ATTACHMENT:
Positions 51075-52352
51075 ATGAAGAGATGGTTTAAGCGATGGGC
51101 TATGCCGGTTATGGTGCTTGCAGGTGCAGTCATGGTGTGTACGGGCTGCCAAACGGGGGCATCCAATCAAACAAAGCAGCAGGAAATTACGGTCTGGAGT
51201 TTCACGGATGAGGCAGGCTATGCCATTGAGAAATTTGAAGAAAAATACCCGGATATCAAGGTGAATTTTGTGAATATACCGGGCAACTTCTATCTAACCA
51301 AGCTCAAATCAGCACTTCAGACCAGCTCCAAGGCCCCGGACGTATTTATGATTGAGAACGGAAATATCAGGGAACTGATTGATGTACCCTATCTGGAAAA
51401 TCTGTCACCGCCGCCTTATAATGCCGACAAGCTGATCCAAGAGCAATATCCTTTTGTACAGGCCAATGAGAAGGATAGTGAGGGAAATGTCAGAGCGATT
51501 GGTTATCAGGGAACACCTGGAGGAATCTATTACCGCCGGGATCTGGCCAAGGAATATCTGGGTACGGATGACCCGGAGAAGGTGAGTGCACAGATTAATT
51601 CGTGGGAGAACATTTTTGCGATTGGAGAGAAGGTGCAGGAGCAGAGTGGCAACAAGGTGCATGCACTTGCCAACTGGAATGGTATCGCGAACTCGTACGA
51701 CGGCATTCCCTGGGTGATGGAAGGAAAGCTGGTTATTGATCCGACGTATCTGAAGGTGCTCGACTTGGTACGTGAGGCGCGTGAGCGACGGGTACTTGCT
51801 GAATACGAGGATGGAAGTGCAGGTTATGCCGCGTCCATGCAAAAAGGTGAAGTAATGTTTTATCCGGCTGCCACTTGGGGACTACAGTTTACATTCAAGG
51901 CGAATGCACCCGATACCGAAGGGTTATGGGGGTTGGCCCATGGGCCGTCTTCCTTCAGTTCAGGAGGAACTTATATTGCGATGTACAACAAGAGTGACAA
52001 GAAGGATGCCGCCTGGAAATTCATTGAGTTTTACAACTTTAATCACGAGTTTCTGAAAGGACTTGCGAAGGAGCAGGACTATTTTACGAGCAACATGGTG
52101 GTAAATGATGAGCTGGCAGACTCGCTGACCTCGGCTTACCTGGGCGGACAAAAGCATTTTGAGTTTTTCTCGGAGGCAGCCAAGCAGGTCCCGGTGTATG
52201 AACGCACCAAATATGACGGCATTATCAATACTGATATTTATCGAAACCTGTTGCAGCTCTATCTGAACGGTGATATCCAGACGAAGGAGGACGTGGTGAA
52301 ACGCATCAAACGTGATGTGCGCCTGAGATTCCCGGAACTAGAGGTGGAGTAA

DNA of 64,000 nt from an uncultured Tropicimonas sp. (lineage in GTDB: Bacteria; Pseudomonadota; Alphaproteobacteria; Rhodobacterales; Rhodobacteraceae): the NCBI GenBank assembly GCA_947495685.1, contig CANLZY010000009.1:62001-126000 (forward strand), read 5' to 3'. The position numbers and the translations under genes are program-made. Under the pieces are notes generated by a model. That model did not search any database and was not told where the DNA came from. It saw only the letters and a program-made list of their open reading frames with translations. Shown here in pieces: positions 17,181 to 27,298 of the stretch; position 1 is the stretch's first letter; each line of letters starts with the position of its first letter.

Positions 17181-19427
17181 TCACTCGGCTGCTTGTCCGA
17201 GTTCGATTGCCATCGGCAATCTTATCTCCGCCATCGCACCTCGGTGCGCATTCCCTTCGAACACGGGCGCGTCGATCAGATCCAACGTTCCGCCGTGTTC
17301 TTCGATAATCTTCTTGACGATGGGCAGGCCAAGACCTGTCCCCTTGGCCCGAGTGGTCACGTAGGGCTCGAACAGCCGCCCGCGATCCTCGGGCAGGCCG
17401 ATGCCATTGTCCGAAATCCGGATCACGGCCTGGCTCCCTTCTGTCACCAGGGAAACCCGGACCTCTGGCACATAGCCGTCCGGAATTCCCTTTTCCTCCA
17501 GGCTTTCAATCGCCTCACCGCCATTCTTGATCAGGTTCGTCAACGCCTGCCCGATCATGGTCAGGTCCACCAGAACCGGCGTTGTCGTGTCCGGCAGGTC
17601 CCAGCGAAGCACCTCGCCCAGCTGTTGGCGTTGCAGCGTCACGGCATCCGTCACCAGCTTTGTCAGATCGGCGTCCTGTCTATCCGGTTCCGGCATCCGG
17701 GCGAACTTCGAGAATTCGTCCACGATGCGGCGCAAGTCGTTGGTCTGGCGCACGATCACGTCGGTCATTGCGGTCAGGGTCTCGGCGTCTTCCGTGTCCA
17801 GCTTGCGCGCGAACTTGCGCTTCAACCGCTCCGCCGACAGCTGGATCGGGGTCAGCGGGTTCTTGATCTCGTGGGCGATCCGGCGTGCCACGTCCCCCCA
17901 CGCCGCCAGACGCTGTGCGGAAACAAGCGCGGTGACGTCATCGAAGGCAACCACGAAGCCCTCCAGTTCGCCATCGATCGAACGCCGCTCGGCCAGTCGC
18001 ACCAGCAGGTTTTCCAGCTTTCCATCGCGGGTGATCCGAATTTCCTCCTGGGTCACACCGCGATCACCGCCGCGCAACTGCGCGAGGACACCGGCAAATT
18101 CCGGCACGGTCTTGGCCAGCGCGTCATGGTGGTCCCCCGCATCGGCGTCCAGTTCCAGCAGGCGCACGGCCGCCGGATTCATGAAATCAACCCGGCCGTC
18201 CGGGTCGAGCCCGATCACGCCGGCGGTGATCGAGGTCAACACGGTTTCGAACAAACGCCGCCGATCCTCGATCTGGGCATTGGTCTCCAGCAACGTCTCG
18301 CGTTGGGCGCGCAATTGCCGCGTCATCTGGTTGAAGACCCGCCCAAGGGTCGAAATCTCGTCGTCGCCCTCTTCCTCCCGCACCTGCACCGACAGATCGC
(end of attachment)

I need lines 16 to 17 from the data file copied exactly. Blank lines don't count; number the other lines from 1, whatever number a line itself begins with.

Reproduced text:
DNA of 64,000 nt from an uncultured Tropicimonas sp. (lineage in GTDB: Bacteria; Pseudomonadota; Alphaproteobacteria; Rhodobacterales; Rhodobacteraceae): the NCBI GenBank assembly GCA_947495685.1, contig CANLZY010000009.1:62001-126000 (forward strand), read 5' to 3'. The position numbers and the translations under genes are program-made. Under the pieces are notes generated by a model. That model did not search any database and was not told where the DNA came from. It saw only the letters and a program-made list of their open reading frames with translations. Shown here in pieces: positions 17,181 to 27,298 of the stretch; position 1 is the stretch's first letter; each line of letters starts with the position of its first letter.

Positions 17181-19427